As convicted schemer Patrizia Reggiani intones over the prologue to Ridley Scott’s erratic House of Gucci (★★☆☆☆), the famous family name was both a gift and a curse.
So are the cast’s Italian accents, truly a spectacle unto themselves. In Lady Gaga’s vivid portrayal of Italy’s notorious “Black Widow,” Patrizia sounds as likely to hail from eastern Europe as from near Milan, where, in 1978, she meets Gucci heir, Maurizio Gucci, played by Adam Driver with a light Continental sing-song.
Jeremy Irons tries a few different approaches to the Tuscan accent of Maurizio’s irascible father, Rodolfo Gucci, from not using one, to inexplicably dropping “Uh, how do you say?” into a conversation where Italian Rodolfo struggles to come up with the right English words to express himself to another Italian.
Playing Rodolfo’s brother Aldo, who runs the family’s fashion empire from his base in New York City, Al Pacino fares best on vocals, burnishing his signature growly delivery with a consistent Italianate lilt.
But the pièce de résistance here is, of course, the reliably overstated Jared Leto, portraying Aldo’s nebbishy son Paolo with the flamboyant air and diction of Bela Lugosi doing a Christopher Walken impression. It’s painful to watch, yet impossible to look away from, adding to the movie’s entertainment value while undermining its credibility.
Like Gaga, Leto is 100% committed to whatever it is-a that he’s-a doing-a, his fashionable face and figure swimming under a fat-suit, pounds of makeup, and an assortment of garish leisure suits.
To some degree, the jaw-dropping overacting suits the story. Paolo is meant to be a laughing stock in this ersatz Corleone family portrait, though he’s not a poignantly sad Fredo-esque buffoon. He’s just a dolt with bad taste and worse judgment, readily manipulated by Patrizia, who marries Maurizio, then shrewdly pursues absolute power over the House the Gucci’s built.
Gaga’s commitment to her outsize portrayal mostly pays off, lending Patrizia a riveting tenacity, first in her quest to rule alongside Maurizio, then in her hell-bent determination to punish him for leaving her. Ultimately doomed, Maurizio nevertheless is portrayed as no victim.
The film, written by Becky Johnston and Roberto Bentivegna, based on Sara Gay Forden’s 2001 book, pretty much has him switch on a dime from studious and sweet-natured, to condescending rich prick who can’t be rid of Patrizia soon enough.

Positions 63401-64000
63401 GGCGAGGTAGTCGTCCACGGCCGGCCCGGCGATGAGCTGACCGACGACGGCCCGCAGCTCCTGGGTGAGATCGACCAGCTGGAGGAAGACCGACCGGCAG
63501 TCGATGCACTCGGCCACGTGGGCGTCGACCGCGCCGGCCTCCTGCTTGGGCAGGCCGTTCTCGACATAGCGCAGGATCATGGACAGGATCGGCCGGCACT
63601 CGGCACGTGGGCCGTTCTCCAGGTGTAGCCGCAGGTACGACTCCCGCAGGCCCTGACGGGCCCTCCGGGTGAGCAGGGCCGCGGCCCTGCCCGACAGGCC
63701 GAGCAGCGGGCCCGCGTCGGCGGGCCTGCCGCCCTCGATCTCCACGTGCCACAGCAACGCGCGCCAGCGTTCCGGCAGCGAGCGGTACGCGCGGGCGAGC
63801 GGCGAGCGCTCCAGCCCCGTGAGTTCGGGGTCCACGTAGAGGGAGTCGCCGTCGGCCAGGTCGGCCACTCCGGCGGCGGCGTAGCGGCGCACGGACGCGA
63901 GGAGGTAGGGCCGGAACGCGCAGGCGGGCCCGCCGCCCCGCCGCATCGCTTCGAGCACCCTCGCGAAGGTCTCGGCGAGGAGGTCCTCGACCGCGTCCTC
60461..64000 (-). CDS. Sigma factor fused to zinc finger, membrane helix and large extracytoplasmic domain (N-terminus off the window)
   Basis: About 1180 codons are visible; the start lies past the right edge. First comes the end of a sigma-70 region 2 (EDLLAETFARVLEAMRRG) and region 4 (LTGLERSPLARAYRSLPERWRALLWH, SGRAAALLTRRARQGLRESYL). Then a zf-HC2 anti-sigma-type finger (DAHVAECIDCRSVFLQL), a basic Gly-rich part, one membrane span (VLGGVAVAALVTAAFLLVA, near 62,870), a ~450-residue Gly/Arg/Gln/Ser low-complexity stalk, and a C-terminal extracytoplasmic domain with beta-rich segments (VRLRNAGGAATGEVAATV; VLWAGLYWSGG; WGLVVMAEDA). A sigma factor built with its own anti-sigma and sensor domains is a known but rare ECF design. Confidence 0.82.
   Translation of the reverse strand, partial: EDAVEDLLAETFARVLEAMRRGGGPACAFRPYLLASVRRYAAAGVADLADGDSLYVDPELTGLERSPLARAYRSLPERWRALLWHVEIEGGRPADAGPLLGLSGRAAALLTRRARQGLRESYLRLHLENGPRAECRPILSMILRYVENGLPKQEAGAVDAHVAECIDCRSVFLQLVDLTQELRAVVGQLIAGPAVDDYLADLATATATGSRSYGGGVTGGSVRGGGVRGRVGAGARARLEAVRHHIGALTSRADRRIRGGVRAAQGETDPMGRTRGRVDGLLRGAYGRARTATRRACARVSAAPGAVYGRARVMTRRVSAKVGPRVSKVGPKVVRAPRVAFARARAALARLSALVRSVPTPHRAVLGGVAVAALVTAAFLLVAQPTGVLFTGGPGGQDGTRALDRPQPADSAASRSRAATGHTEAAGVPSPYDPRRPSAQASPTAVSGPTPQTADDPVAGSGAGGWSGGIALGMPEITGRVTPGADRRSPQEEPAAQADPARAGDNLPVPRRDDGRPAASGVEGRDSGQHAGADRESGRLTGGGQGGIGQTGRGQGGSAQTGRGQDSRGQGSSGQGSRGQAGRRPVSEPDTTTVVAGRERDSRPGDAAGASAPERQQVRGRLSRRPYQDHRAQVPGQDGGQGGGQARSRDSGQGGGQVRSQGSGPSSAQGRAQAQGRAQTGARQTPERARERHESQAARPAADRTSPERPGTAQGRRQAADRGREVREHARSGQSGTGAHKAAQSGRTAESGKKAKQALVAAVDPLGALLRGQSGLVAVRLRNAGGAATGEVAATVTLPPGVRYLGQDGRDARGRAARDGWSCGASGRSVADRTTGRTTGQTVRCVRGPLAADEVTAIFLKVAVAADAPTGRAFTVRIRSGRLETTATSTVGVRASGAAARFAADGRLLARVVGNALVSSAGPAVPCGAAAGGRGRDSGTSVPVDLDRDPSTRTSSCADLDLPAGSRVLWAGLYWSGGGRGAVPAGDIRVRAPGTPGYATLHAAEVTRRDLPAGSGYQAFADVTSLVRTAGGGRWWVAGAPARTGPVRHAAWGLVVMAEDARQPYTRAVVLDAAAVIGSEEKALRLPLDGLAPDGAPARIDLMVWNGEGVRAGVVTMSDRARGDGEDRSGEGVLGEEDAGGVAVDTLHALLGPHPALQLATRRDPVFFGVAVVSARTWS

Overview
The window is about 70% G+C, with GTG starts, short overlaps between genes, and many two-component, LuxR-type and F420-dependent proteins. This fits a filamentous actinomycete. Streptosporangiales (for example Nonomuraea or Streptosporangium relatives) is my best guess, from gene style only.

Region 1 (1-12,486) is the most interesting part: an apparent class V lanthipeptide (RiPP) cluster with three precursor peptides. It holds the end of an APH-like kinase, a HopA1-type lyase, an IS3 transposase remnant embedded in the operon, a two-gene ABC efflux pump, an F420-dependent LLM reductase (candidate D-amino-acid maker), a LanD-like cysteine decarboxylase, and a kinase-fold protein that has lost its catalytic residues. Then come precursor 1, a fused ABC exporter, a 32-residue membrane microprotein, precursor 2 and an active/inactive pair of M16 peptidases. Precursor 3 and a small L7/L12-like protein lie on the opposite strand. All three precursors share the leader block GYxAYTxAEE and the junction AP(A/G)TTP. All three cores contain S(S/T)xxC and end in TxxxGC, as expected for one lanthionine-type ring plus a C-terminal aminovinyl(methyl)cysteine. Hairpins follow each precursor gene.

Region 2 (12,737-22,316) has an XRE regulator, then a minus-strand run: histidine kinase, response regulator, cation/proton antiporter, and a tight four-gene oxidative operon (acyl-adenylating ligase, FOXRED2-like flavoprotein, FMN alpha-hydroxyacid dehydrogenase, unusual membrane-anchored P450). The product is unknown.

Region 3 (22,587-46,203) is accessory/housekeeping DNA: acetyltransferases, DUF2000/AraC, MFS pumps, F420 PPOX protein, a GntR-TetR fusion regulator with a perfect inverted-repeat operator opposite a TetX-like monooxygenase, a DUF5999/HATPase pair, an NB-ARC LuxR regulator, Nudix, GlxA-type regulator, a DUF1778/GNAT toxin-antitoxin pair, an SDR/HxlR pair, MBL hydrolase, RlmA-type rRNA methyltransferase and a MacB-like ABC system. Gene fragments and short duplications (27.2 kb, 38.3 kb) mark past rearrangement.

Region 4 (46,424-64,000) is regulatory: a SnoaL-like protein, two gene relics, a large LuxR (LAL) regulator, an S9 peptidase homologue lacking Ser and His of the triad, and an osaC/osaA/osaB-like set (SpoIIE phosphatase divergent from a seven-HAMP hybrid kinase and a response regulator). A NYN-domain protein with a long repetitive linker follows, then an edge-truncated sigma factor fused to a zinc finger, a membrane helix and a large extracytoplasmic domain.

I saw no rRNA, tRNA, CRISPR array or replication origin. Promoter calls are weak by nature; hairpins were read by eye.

Driver finds a beat in between to convey Maurizio simply outgrowing their whirlwind romance, but House of Gucci still feels disjointed, a dramatic rise and abrupt fall with no real middle, despite its lengthy runtime.
If any performance in the film does bridge the two halves, it’s Pacino’s. The old master carries the soul and scope of the story, as Uncle Aldo welcomes Patrizia into the warm embrace of this eccentric family, while also representing the ruthlessness that built their wealth and power over decades.
Aldo suffers the sting of Patrizia’s betrayal most sharply, and Pacino registers his shock and dismay in the film’s most emotionally impactful scene, and its funniest. Were it not for Aldo, this whole thing might just go down as an expensive costume party, where designer Tom Ford (Reeve Carney) and Gucci family consigliere Domenico De Sole (Jack Huston) coolly sweep in to clean up the mess.
Presenting Ford as the white knight who rides in at sundown and rescues the brand, House of Gucci begins to suggest it’s only been in the business of Ford propaganda all along, settling his and De Sole’s scores, before it suddenly returns to the murder-for-hire plot that we came to see.
Then, building weakly to a criminal climax, the movie just ends. Scott definitely held a tighter rein over the narrative, and the elocution, in his other star-studded period drama released this year, The Last Duel, set in medieval France. None of the actors there used a French accent, but the scenery and the story made it out alive.
House of Gucci opens in theaters everywhere Wednesday, Nov. 24. Visit www.fandango.com.
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